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Dumbbell Chest Exercises You Can Do At Home!

Holly Smith

By: Holly Smith, M.D. - Osteopathic Medicine, B.S. - Dietetics, NASM-PES Certified Trainer,

Writer, The Fit Father Project & Fit Mother Project

dumbbell chest exercises

Gym closed? Can't leave the house? Don't have a bench? No more excuses! There are dumbbell chest exercises you can do right from the comfort of your own home.

The bench press is one of the ultimate strength training exercises.

But you don’t need to have access to a barbell, or even a bench for that matter, to get similar muscle-building benefits at home!

All you really need is a pair of dumbbells and a few feet of floor space to do some of the best dumbbell chest exercises.

Get a Chiseled Chest

Many guys focus on the barbell bench press to get strong, ripped chest muscles, but dumbbells can give you a just as good, if not a better, upper body workout.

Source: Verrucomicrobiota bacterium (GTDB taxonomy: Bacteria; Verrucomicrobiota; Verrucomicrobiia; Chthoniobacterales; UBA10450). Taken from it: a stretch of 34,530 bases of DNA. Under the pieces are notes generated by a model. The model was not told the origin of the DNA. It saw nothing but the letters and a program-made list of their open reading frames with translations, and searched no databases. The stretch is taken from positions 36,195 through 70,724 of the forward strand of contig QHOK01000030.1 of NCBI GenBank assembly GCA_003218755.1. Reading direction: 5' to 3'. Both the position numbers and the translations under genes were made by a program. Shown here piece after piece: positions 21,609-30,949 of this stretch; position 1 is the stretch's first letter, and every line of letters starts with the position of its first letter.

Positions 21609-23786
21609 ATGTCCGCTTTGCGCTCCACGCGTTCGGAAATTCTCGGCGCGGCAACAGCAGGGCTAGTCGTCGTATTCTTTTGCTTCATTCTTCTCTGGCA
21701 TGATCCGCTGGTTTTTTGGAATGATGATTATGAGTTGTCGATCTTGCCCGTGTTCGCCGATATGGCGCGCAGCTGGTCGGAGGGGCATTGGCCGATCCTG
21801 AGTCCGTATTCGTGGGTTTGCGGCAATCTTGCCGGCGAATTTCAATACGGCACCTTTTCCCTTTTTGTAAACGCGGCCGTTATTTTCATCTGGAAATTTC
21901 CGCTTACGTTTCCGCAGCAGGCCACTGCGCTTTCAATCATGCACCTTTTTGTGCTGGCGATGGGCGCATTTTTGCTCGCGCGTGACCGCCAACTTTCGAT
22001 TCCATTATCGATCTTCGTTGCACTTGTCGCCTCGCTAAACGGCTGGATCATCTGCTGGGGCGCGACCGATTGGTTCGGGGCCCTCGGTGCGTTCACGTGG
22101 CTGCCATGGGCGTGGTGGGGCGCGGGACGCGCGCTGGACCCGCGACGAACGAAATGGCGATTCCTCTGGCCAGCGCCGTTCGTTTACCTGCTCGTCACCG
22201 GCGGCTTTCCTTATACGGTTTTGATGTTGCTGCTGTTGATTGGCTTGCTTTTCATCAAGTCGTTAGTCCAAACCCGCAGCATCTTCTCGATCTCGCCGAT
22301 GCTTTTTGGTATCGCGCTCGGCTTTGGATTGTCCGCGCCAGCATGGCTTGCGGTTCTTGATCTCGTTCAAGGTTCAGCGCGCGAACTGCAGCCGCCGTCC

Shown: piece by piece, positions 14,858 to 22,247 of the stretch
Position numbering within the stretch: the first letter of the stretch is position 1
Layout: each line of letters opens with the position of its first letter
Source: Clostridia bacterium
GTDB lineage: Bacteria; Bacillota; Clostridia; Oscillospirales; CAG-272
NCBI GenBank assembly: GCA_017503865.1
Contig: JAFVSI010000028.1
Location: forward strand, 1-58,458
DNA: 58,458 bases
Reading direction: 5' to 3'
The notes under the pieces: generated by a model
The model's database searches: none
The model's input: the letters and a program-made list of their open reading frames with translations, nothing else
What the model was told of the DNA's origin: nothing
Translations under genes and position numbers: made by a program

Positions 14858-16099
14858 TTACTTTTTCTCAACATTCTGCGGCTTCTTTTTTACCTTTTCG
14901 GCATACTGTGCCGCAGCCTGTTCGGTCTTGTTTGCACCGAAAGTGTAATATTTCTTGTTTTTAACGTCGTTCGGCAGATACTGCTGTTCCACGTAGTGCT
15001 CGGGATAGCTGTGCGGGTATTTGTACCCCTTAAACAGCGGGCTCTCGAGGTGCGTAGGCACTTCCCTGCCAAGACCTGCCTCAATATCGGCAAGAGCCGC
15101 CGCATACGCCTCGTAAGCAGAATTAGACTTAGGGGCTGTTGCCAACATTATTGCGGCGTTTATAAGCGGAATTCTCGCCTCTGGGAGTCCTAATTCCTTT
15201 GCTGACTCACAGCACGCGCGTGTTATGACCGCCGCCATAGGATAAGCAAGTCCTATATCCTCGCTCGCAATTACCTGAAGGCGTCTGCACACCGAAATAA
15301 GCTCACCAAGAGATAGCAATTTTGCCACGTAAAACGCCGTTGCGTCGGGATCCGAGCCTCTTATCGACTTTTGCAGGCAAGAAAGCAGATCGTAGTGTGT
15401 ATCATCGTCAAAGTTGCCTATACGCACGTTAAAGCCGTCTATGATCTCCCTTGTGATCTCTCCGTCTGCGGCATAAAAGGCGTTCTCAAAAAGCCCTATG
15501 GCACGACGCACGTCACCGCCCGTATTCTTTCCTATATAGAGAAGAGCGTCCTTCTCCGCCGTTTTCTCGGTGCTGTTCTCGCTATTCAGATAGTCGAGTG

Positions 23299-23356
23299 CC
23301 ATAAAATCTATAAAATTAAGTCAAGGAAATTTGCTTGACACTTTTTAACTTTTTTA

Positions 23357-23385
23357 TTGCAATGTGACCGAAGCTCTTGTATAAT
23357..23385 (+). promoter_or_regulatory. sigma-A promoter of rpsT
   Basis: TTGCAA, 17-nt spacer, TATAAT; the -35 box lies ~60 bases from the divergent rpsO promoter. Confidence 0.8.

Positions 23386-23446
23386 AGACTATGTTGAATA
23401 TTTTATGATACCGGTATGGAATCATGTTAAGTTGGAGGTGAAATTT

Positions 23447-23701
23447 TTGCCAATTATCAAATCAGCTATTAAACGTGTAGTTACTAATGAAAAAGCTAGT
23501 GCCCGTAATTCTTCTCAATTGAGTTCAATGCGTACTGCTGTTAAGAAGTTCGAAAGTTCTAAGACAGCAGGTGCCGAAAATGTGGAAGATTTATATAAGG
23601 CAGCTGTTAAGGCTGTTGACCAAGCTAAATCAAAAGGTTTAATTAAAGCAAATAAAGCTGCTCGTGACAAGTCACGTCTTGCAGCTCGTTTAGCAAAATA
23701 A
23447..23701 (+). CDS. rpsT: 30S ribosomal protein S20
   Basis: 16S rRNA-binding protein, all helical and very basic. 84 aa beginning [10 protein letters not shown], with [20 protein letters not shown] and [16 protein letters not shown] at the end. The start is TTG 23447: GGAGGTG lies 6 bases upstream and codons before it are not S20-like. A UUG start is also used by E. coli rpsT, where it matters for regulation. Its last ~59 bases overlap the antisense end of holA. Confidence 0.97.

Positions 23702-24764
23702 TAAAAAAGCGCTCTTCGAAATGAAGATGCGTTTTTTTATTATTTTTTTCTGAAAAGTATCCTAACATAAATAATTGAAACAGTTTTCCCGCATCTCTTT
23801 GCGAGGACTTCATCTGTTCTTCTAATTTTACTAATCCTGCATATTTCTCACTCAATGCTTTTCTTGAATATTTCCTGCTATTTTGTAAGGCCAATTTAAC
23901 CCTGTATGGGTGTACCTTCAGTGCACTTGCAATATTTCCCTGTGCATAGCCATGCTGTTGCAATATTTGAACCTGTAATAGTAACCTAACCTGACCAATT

Using dumbbells forces you to isolate your pecs and core muscles to perform precise movements and really gets your muscles to pop.

A 2017 study from the Journal of Strength and Conditioning Research found that the dumbbell bench press actually activated the pectoralis major muscle to a greater degree than a Smith Machine or a barbell bench press.

So if you have a set of dumbbells, there is no excuse to not get a great chest workout!

Dumbbell Chest Exercises

When doing dumbbell chest exercises, you want to choose a variety of moves that target the upper, mid, and lower chest.

While the pectoralis major is a large muscle that will be activated during any chest exercise, specific exercises will target certain areas more than others.